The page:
Written by Malachi Brown
Leo Tolstoy’s “Anna Karenina,” often asserted as the best novel of all time, opens with this line: “Happy families are all alike; every unhappy family is unhappy in its own way.” If this is true, I have to choose between being happy and being unique. I feel like I grew up in a generally happy family, so whenever people talk about testimonies, I never feel like I can weigh in because I’ve had a silly, happy, mundane little life.
As someone who values my individuality and the uniqueness of every creature, it makes me uneasy to think I might be like Ned Flanders of “The Simpsons” just because we both have happy families. I want something drastic to happen to separate me from the blind faith or altruism that comes with the connotation of a “happy family.” I, as a happy person, am condemned to writing the same types of papers, working desk at Allen Hall, making a slightly different devo for my social club and working at the same silly little dumpling shop every weekend. Unhappy people, though, have several options. Affairs, addictions, abuse or general meanness distinguish one unhappy person from another, and as much as I hate to be like Ned Flanders, I certainly don’t want that either.
As someone who wants to be happy and also be a good person, I tend to evaluate my life fairly often, and when I must remind myself of what makes me happy, it’s not the things that distinguish me from other people. I do not think about the time I was a drum major for my high school marching band and we won first place, or when I got beauxed, nor the time I was on the Acropolis gazing at the Parthenon. Instead, I think about when my friend Maddy and I would read poetry and talk about why we thought it was pretty, or when Josh makes a fart noise in the library to make me laugh, or when Erin makes a silly face at me in Bible class, or Michael when he smiles wide at me every morning in the Student Center. I cannot afford to think of the extraordinary, because it does not happen enough. Instead, I must think of the ordinary, everyday goods that sustain me from one moment to the next.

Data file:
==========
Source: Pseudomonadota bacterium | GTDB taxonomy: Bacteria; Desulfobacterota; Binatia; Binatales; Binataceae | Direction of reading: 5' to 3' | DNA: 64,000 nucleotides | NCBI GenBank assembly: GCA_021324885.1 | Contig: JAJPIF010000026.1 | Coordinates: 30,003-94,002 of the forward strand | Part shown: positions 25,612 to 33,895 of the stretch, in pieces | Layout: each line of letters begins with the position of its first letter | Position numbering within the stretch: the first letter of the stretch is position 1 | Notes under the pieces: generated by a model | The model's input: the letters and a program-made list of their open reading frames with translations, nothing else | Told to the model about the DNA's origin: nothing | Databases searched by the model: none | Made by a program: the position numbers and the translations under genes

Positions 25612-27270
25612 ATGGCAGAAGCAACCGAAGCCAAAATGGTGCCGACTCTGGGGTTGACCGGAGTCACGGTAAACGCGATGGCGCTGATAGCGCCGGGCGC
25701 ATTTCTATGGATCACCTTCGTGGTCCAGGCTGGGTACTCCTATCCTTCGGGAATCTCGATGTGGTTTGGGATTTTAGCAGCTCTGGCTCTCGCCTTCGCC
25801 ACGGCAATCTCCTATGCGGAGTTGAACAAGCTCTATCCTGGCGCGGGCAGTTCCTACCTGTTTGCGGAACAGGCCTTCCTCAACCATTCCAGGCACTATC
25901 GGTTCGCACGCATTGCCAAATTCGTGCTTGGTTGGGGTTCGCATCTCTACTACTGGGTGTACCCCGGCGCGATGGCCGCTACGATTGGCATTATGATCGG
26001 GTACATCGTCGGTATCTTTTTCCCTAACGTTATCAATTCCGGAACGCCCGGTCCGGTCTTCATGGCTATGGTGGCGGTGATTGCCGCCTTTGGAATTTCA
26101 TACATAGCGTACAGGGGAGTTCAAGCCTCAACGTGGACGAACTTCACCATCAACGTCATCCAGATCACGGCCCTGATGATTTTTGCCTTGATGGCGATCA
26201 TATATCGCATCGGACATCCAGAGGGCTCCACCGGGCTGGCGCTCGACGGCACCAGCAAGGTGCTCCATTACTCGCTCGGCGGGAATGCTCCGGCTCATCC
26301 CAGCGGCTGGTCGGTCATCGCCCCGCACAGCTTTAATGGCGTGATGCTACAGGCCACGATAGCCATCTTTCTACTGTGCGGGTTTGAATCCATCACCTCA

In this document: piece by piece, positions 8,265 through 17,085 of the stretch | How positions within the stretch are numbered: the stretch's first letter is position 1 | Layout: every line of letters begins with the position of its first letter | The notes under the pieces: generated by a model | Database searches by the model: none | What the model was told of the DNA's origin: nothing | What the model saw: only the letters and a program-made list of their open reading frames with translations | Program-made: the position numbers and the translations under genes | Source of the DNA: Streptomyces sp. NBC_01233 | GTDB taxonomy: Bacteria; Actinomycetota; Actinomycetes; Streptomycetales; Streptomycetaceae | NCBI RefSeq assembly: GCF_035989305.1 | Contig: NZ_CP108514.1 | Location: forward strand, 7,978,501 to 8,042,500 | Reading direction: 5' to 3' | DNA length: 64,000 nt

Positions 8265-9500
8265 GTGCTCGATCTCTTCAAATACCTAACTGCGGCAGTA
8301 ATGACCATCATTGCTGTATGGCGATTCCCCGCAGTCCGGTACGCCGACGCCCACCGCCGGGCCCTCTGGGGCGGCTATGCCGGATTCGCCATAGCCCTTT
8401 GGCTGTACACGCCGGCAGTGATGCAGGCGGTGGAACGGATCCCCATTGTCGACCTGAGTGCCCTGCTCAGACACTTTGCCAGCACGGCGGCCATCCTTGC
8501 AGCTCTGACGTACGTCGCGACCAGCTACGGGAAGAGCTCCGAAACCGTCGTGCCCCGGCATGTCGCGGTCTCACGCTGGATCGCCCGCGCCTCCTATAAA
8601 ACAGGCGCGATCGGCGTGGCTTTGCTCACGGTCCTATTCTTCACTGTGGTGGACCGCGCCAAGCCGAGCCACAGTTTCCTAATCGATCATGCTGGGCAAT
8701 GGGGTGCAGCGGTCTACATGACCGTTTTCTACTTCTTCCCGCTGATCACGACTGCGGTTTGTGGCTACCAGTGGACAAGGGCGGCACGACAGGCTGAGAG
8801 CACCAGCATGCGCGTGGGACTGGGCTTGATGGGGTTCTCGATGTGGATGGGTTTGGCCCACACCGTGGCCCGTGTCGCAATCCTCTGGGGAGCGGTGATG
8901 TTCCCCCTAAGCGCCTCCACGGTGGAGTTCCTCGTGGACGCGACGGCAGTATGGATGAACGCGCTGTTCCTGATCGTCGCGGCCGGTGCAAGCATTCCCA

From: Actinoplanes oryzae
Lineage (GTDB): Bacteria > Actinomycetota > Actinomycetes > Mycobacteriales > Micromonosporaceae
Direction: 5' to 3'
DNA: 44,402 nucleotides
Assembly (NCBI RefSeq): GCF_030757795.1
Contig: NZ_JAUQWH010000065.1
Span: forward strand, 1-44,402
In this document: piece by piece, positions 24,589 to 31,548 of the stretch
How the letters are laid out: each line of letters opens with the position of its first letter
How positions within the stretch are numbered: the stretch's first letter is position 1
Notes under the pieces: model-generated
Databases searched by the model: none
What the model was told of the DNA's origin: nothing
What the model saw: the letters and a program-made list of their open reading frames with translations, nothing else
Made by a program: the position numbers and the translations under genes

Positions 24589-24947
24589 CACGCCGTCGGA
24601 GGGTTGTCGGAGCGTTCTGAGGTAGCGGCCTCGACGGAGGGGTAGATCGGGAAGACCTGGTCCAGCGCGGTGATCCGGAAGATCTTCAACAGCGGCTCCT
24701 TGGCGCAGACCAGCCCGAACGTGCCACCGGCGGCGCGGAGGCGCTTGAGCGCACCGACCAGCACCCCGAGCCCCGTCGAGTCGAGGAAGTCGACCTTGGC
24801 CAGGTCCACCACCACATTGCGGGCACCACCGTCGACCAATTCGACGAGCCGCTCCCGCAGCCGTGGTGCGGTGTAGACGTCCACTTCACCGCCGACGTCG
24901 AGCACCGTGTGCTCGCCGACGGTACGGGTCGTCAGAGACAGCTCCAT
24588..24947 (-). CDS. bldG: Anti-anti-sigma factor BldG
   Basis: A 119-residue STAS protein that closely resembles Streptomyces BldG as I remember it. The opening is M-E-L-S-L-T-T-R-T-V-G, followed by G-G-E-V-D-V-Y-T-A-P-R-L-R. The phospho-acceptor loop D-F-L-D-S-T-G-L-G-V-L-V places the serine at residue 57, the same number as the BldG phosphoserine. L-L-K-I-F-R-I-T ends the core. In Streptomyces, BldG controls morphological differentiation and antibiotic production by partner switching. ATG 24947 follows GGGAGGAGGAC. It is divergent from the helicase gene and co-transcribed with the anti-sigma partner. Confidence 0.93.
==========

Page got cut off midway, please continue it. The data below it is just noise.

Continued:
The most monotonous part of my week, Sunday nights, also serves as the most life-giving. I feel the same wind in my face every week as I bike to Sladers to make dumplings. It seems simple, but there is something about working with my hands and making dumplings for 10 hours a week that is not just working but also becomes a ritual of praise for the fact that I am a human being capable of something as simple as making food for another. To echo G.K. Chesterton, there is beauty in monotony the same way God does not copy and paste every daisy or every sunset but never gets bored making them from scratch.
In higher churches (Catholicism, Eastern Orthodox, etc.), to designate times and places as holy. The tradition I (and many of us) grew up in had an aversion to that, saying, “Why should we celebrate the birth of Christ any more on Christmas than we do the rest of the year?” Then, in an attempt to make every day more holy to match Christmas and Easter, we only profane them and barely celebrate them at all. Living a life that feels monotonous is just the same.
We cannot allow what is monotonous to profane what is holy, so we must view every day as a holy day and every place a holy place. Reading books is no longer for the purpose of making a grade, but to gaze at a new facet of the infinite God; singing in the shower is no longer an excuse to enjoy the hot water longer but a way to feel like I am a person; making dumplings is no longer what I do to make $11 an hour, but it is a ritual I perform in service to God as a way to sustain the human beings he has created. Even if it makes me just like everyone else, the ordinary goods of human life are what give me my humanity.